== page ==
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- Category: B
- Date Added: 15/06/1981
- Local Authority: Highland
- Planning Authority: Highland
- Burgh: Inverness
National Grid Reference
- NGRNH 65939 45721
- Coordinates265939, 845721
Ross and Macbeth, 1903. Lady Chapel and furnishings, J N
Comper, 1910. Simple late Gothic, 3-bay aisleless nave,
narthex and chancel, vestry at north-east, Lady Chapel at
north-west, lean-to porch at west gable. Snecked rubble,
slated roof. Spired bellcote at west. Inside, collar-braced
waggon roof; tester above high altar by Comper; stone font
with spired and crocketted timber cover by Comper; stained
glass east window by Comper.
Statement of Special Interest
Category B for interior. The church, as built in 1903, was a rebuilding of the Mission Chapel of the Holy Spirit (Alexander Ross, 1886) which had stood in Factory Street. In the rebuilding the church was lengthened. The adjoining Rectory in Abban Street was built to designs by Alexander Ross and Son in 1911 (INVERNESS COURIER, April 25, 1911). Ecclesiastical building in use as such.
YEAR BOOK FOR EPISCOPAL CHURCH IN SCOTLAND (1918), 233-4;
INVERNESS COURIER Aug. 25, 1903 (advertisement for tenders);
INVERNESS COURIER, Sept. 15, 1903.
We list buildings of special architectural or historic interest and these are selected according to criteria published in the www.historic-scotland.gov.uk/shep-dec2011.pdf, Annex 2, pp74-76.
The information in the listed building record gives an indication of the special architectural or historic interest of the listed building(s). It is not a definitive historical account or a complete description of the building(s). The format of the listed building record has changed over time. Earlier records may be brief and some information will not have been recorded.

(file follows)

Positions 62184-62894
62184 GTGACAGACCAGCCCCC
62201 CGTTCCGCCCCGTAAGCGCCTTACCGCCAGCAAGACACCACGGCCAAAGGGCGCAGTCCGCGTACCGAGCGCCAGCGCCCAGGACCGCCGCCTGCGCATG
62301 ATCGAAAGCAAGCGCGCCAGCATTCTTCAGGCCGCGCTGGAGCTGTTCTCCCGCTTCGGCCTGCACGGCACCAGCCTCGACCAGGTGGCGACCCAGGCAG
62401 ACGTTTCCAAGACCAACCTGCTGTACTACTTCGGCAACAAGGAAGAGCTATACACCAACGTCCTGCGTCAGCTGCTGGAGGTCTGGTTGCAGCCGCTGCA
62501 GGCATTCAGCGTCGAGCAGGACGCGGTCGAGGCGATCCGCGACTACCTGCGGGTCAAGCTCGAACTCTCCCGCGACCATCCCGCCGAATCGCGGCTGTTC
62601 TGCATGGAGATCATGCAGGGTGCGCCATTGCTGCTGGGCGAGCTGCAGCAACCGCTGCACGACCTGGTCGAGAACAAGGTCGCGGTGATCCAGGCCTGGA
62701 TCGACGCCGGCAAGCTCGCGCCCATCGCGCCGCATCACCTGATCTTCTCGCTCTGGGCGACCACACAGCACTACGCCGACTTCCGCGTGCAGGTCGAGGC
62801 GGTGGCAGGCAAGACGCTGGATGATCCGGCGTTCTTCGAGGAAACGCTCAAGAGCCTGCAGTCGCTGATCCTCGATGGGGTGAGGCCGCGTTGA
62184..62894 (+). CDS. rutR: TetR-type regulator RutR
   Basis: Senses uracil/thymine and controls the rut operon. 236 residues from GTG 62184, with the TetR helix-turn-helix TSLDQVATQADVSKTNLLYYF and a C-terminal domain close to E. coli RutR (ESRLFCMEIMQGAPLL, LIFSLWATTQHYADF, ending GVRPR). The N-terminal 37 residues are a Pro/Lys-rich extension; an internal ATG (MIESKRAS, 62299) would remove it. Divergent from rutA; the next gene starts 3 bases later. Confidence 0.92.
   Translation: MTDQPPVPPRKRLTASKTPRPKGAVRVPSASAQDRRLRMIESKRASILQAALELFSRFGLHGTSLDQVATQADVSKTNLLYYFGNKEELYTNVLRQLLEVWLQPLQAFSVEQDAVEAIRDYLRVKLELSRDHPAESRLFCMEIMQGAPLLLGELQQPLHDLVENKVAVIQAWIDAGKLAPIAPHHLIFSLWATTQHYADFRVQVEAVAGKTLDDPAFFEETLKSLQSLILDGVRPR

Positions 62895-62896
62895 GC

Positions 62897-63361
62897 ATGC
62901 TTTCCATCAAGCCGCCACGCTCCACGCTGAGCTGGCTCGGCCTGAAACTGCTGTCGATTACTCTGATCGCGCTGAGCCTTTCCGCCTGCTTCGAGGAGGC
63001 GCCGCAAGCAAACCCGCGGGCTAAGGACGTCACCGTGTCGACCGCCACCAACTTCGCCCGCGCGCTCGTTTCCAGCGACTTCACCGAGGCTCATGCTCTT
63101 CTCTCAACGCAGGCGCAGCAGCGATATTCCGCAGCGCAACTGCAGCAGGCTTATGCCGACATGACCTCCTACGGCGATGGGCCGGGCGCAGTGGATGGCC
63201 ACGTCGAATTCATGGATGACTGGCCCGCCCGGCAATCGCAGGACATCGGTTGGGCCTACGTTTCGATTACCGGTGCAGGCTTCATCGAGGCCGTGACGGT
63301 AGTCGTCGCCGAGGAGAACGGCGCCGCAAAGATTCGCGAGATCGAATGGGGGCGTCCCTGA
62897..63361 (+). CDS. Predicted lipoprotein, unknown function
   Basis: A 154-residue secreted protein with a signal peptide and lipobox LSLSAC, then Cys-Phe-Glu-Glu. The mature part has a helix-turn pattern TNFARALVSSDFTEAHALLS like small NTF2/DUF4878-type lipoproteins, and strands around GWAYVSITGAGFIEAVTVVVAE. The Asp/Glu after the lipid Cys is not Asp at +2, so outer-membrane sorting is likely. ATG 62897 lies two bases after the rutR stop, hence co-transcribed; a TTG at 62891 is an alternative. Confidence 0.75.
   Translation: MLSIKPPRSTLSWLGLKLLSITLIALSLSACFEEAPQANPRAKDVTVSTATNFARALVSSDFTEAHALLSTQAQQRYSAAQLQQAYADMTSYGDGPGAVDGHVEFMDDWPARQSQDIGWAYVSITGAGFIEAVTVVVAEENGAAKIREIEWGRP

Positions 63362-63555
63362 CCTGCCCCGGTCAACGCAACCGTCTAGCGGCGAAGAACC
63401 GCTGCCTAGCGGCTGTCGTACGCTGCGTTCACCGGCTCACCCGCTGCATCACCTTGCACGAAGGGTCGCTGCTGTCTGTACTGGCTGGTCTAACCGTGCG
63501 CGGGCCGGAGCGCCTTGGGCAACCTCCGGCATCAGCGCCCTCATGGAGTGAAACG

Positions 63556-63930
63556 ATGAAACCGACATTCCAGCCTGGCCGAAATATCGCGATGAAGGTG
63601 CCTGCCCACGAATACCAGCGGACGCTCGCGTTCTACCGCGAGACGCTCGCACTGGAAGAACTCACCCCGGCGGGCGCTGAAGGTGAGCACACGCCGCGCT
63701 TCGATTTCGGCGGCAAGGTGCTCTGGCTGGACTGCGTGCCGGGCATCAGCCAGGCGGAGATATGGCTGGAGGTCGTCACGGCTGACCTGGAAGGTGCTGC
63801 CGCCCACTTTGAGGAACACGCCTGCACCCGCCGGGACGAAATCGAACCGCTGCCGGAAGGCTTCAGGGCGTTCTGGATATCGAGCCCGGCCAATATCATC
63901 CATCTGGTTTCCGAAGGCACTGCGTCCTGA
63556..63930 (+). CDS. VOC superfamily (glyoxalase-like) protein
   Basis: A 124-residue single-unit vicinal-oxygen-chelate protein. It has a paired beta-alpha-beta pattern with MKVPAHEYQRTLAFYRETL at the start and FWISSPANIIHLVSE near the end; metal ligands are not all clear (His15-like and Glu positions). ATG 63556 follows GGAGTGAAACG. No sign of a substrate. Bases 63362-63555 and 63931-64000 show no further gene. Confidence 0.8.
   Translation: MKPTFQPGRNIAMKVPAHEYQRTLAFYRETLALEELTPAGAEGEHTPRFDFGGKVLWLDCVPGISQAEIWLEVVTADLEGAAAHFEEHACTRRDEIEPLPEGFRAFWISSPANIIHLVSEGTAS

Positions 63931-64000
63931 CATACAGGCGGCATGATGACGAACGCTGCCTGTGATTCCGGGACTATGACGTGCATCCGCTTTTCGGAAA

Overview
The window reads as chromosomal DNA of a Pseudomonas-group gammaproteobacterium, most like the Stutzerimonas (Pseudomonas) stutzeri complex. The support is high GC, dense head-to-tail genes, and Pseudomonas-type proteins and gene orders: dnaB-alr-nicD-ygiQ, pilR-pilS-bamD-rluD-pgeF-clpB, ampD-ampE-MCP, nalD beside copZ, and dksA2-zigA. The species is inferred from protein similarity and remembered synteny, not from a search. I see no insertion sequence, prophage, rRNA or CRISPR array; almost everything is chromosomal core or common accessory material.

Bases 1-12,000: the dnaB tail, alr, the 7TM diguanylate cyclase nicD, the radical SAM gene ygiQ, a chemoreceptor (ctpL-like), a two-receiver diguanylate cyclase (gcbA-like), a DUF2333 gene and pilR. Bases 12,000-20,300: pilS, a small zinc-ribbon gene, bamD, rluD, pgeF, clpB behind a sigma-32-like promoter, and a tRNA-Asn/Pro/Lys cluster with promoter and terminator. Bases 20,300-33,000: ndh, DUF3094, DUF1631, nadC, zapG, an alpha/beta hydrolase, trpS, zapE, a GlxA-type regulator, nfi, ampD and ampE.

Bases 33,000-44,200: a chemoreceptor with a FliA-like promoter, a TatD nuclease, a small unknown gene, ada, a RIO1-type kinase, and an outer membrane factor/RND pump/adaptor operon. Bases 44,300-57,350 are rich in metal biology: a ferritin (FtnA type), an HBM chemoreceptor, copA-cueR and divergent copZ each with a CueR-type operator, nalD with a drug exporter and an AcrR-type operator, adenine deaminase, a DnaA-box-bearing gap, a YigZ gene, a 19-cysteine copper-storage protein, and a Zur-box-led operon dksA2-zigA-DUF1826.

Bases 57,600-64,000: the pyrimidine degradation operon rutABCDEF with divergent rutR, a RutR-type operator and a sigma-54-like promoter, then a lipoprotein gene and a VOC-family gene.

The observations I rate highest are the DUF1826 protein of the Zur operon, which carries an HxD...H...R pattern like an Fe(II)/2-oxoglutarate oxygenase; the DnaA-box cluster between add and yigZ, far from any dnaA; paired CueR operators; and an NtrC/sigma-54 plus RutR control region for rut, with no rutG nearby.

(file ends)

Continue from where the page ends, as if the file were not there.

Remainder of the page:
Enquiries relating to works to listed buildings should be made to the local authority in the first instance. Listed building consent is required for works which a local authority considers will affect its character as a building of special architectural or historic interest and local authorities also decide if listed building consent is required.
Listing covers both the exterior and the interior. Listing can cover structures not mentioned which are part of the curtilage of the building, such as boundary walls, gates, gatepiers, ancillary buildings etc. The local authority is responsible for advising on what is covered by the listing including the curtilage of a listed building. For information about curtilage see www.historic-scotland.gov.uk.
Legislation introduced on 1 October 2015 allows us to state that: an object or structure fixed to the listed building; any object or structure within the curtilage of the listed building; and, any part or feature of the listed building that is not of architectural or historic interest may be excluded from a listing. If part of your building is not listed under the new legislation, the part will be excluded in the statutory address and in the statement of special interest. The statement will use the word 'excluding' and quote the relevant section of the Historic Environment Scotland Act 2014. Some earlier listed building records may use the word 'excluding', but if the Act is not quoted, the record has not been revised to reflect current legislation.
Find out more about listing and our other designations at www.historic-scotland.gov.uk.